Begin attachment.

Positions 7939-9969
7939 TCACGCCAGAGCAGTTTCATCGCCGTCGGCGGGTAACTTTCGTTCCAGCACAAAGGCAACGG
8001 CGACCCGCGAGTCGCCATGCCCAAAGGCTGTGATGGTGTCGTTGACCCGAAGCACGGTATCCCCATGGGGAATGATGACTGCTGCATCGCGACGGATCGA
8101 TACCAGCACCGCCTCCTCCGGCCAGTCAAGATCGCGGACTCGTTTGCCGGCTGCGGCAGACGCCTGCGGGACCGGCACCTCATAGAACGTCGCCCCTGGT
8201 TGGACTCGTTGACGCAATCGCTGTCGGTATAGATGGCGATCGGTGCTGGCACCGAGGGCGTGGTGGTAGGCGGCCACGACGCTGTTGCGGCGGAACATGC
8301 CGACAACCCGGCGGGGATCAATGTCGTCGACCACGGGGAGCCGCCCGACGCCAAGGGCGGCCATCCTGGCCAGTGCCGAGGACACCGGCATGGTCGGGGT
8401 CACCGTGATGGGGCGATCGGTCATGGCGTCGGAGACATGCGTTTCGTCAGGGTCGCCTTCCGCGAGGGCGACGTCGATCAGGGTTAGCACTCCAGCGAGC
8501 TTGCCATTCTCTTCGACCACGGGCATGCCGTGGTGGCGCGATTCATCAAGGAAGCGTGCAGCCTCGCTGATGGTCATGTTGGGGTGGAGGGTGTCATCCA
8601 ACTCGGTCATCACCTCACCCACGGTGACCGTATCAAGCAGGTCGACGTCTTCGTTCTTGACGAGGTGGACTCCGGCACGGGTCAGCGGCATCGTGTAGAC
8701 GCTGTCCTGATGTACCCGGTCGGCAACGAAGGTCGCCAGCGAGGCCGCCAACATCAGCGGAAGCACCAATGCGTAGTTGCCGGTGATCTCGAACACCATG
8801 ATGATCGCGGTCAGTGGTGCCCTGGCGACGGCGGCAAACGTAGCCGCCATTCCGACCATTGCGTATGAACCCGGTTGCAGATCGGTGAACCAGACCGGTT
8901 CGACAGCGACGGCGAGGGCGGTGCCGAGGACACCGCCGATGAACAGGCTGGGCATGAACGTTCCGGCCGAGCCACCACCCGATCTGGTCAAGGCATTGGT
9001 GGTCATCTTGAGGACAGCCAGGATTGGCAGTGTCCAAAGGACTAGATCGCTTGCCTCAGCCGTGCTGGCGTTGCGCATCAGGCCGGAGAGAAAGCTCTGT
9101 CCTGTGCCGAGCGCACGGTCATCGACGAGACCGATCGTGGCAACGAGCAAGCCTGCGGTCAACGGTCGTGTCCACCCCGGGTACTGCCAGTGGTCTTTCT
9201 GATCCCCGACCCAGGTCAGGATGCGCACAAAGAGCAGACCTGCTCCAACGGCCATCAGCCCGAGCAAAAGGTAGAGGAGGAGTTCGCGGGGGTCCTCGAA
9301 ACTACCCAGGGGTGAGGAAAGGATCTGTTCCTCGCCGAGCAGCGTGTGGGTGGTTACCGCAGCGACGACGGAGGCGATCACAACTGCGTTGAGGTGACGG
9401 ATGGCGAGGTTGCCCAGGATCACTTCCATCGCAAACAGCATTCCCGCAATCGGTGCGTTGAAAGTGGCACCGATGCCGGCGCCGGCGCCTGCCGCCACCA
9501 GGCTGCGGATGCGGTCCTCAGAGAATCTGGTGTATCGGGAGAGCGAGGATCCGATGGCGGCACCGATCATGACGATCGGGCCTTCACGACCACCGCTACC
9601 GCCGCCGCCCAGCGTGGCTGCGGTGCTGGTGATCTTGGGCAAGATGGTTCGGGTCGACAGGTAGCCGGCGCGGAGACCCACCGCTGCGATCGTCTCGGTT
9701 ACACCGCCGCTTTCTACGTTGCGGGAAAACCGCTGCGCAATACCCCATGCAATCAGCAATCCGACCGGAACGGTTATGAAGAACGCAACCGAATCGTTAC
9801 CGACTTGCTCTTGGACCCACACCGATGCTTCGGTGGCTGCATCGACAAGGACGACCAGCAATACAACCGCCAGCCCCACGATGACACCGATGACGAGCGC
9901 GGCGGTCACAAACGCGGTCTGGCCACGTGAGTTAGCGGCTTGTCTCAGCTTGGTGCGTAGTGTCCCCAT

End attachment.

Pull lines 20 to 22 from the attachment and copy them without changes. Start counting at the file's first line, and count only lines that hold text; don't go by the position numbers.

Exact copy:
9701 ACACCGCCGCTTTCTACGTTGCGGGAAAACCGCTGCGCAATACCCCATGCAATCAGCAATCCGACCGGAACGGTTATGAAGAACGCAACCGAATCGTTAC
9801 CGACTTGCTCTTGGACCCACACCGATGCTTCGGTGGCTGCATCGACAAGGACGACCAGCAATACAACCGCCAGCCCCACGATGACACCGATGACGAGCGC
9901 GGCGGTCACAAACGCGGTCTGGCCACGTGAGTTAGCGGCTTGTCTCAGCTTGGTGCGTAGTGTCCCCAT